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Tuesday, September 15, 2015

Editor's Pick: Tres Hermanas

It’s official (and somewhat unfortunate, though that’s debatable): I have fallen victim to The Pinterest Effect. It’s been about 4 years now. Those behind the scenes ninjas that are the users, abusers and pinners of the social media site have had their effect on industries around the world—the cookbook publishers, the interior designers, the real photographers, the bloggers, the thrift store shuckers, the Etsy shoppers, and the at-home bakers (that's me!)

It’s a basic admission. I have at least 10 cookbooks scattered throughout my home that now play the role of coffee table décor, lamp stands and more. You can thank Pinterest for that. You see, with a virtual bulletin board enticing my iPhone to a site of Asian fusion appetizers and mouth-watering photography, it’s hard to pull out the trusty paperback under a pile of 17-pound September issue magazines. The first step is admittance. 

Let me tell you that the Food & Drink section of the $5 billion social media networking brand is overwhelming.  Truly. Sure, many are re-pinned and copied among users, but there’s no shortage of dinner images that read 25 Casserole Bakes You Must Make this Week or 19 Healthy One-Pot Dinners. And so it was no surprise that my Pinterest efforts turned to find the most convenient, tastiest and ingredient-less one-pot casserole bakes. With breakfast bakes under my belt, I shifted gears and headed to the border.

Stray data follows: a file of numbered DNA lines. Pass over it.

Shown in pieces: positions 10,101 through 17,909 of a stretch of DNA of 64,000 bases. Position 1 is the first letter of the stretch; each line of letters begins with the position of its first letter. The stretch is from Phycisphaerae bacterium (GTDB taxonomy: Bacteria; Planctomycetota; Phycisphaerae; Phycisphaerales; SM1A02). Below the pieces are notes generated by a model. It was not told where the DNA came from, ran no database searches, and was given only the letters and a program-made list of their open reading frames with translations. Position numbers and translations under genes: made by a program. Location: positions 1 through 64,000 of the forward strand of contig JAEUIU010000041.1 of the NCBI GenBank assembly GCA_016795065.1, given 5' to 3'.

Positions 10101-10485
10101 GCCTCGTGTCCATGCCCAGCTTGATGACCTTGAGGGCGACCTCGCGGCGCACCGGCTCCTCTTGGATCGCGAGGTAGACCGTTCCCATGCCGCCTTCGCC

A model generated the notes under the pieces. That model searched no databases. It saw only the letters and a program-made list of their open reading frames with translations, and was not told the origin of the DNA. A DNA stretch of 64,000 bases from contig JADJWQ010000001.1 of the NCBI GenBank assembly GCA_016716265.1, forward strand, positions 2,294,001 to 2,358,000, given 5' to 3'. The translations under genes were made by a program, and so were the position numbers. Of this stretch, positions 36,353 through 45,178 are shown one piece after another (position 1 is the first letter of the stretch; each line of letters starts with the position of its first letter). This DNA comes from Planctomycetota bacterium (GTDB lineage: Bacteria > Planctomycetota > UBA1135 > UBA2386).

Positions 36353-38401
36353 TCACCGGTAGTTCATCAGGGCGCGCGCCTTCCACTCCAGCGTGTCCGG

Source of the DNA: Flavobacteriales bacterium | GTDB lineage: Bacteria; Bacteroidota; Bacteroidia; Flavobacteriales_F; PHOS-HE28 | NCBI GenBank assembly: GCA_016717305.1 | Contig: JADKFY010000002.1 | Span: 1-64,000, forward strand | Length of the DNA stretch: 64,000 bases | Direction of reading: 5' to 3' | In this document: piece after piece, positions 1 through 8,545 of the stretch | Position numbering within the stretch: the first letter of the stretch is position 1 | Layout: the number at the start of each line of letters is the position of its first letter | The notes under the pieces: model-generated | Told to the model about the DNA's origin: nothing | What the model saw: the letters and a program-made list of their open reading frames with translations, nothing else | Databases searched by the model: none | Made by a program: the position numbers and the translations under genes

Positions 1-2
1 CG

I ended at a recipe for Fire Roasted Stacked Enchiladas—quite convenient as I had just picked up the Tres Hermanas Fire Roasted RedSauce, which is a firey, spicy Mexican cooking sauce that transports your taste buds across the border for a second.

Nestled in Southern New Mexico among a pretty picturesque mountainside—portrayed on the packaging—Tres Hermanas got its name from the three small mountains that it sits below. Authentic products made in the border state, Tres Hermanas developed its latest flavors to meet a growing consumer need for specialty ethnic items. “Our family-farm grown food will deliver the flavors and honestly sourced qualities that consumers demand,” says Mark Majewski, president and chief operating officer of Mizkan Americas.

They delivered, all right. In a saucepan, I mixed some heavy cream with the family-made sauce, some water and shredded chicken. I proceeded to fill the dish like a lasagna—one layer of sauce, a bottom layer of sauce-dipped tortilla halves, one layer of pepper pepper jack cheese and green onion, one layer of chicken, a layer of caramelized onions, another layer of sauce and so on. I baked the casserole covered for 30 minutes, and voila, a stacked enchilada bake straight from the farms of New Mexico--and maybe Pinterest.